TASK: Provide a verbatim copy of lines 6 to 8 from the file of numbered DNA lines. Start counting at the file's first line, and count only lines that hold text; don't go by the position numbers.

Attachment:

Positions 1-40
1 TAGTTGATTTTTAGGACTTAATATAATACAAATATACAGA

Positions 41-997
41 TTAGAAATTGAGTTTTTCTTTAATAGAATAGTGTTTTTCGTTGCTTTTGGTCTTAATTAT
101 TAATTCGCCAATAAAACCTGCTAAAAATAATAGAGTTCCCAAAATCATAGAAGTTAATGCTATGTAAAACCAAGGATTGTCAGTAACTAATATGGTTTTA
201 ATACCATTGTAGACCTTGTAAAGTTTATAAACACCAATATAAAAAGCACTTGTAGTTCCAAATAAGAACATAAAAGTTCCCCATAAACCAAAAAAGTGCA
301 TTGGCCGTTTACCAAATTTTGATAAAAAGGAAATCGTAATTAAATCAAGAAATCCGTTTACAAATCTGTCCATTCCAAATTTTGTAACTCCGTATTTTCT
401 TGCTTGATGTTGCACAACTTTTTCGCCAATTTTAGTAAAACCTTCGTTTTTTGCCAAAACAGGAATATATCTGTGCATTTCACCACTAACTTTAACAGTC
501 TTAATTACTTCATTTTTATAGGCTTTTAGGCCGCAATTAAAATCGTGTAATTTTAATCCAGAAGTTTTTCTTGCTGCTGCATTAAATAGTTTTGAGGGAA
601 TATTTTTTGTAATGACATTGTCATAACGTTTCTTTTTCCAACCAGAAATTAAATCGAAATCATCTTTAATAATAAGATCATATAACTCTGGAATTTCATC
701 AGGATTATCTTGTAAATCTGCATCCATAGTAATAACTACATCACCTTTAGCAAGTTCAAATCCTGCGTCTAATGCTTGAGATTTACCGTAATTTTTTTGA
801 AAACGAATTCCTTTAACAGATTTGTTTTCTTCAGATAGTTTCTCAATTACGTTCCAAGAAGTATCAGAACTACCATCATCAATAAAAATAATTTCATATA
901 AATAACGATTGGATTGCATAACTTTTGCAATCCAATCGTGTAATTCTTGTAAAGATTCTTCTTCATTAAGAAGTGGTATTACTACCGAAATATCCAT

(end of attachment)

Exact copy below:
201 ATACCATTGTAGACCTTGTAAAGTTTATAAACACCAATATAAAAAGCACTTGTAGTTCCAAATAAGAACATAAAAGTTCCCCATAAACCAAAAAAGTGCA
301 TTGGCCGTTTACCAAATTTTGATAAAAAGGAAATCGTAATTAAATCAAGAAATCCGTTTACAAATCTGTCCATTCCAAATTTTGTAACTCCGTATTTTCT
401 TGCTTGATGTTGCACAACTTTTTCGCCAATTTTAGTAAAACCTTCGTTTTTTGCCAAAACAGGAATATATCTGTGCATTTCACCACTAACTTTAACAGTC